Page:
(I guess this could just as aptly be titled “yet ANOTHER excuse that is not actually an excuse”, but for some reason I’m liking the shorter titles lately)
Another thing that I’m amazed we’re still needing to correct people on: the at best misguided and at worst (and much more often) malicious insistence that “women often get off on saying no, when they actually mean yes!”. I am not exaggerating. Not long ago I ran across a story wherein a woman had been on a date with a man she’d known for a while*. Earlier in the evening they got in a ticklefight during which, as often happens, she was laughing and telling him to stop. Because that’s sort of what you fucking do when someone tickles you.
Well, later on, they started to have sex, and at some point the woman told him to stop. He did not.
His defense? That because she had said “no” so much during being tickled, she’d “made it obvious that she did not actually mean ‘stop’ when she said it.” The post concluded with a strong statement about SAVE THIS INNOCENT MAN FROM BEING PERSECUTED OH MY GOD THE WORLD HATES MEN IT’S SO AWFUL.
The comments almost unanimously supported this man.
Now, I am not denying the possibility that there are people who have fantasies revolving around saying “no” but meaning “yes”. Hell, there are people who masturbate to the thought of being covered in salad dressing.
But that is not a thing you are allowed to assume, ever.
I can think of a real fucking easy way to solve this claimed “miscommunication”. If your partner says No, Or Stop, or I Don’t Want To, or That Hurts, or I’m Tired, or It’s Getting Late, or I Don’t Think We Should Be Doing This, bring all sexual activity to a screeching halt. Immediately. Do not thrust a few more times, do not laugh and joke that, “oh, you probably just want [insert other kind of sexual activity]”, do not pass go, do not collect two hundred dollars, and absolutely do not take it as merely a suggestion.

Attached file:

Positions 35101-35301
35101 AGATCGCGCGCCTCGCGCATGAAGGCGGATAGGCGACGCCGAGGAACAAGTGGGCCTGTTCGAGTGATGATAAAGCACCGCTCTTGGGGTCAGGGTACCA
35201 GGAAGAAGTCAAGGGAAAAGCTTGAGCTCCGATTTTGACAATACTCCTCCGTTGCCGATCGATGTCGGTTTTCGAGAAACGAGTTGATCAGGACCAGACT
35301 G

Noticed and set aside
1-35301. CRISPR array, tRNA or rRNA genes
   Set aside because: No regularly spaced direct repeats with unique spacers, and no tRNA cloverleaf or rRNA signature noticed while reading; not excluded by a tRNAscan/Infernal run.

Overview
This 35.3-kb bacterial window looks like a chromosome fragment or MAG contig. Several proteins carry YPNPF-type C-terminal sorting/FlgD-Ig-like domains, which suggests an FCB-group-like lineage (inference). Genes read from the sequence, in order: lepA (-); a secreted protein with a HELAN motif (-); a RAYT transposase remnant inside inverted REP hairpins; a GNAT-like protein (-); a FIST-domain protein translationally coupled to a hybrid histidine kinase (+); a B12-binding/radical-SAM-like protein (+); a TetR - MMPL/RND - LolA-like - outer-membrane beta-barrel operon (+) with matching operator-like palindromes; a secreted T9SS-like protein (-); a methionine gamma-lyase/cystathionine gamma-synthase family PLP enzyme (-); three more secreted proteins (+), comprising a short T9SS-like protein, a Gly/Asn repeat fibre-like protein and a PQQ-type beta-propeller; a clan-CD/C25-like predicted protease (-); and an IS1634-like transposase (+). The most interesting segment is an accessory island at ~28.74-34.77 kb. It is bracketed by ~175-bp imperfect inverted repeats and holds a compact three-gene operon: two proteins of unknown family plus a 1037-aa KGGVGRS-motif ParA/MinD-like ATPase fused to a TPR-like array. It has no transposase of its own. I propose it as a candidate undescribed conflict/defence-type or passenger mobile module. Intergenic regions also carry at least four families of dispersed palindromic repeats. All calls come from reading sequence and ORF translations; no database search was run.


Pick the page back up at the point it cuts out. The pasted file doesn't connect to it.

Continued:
By doing this, everyone wins. If you stop and your partner sheepishly admits to a fantasy regarding saying-no-meaning-yes, this gives you two** the opportunity to set up a mutually-observed-and-respected safeword and make the experience more thrilling and enjoyable for both of you. If you stop and your partner really meant stop, then congratulations, you just avoided becoming a rapist! If you stop and your partner freaks out at you for actually stopping and walks out, then consider that a bullet dodged – you just avoided remaining sexually involved with someone unpleasant/unbalanced enough to get indignant over having hir wishes respected and responded to.
There is no, absolutely no excuse for not stopping at the slightest hint that your partner does not want the scenario to continue.
There is nothing bad that can come of taking “no” seriously every time.
If someone is trying to claim that they kept going because their partner had done something to “make” their protests dismissible, that person is not a victim of miscommunication – that person is, on no uncertain terms, a rapist. Consent is not what you mean, or imply. Consent is what you say and do. There’s a reason that consent is defined as being active: it’s supposed to draw the line against cases of Ze Didn’t Ever Actually Say No. That this doesn’t automatically extend – in everyone’s mind – to the seemingly more clear-cut case of an actually verbalized “no” absolutely blows my mind.
Moral of the story: no means no, every time, in every situation, for every reason. And if you’re the Good Person™ that you claim to be, you have absolutely nothing to lose by respecting this above all else.
*I wish I’d thought to bookmark the thread at the time, but unfortunately I did not.
**Or three, or four, or however many are involved. Consent does not go away in less traditional situations.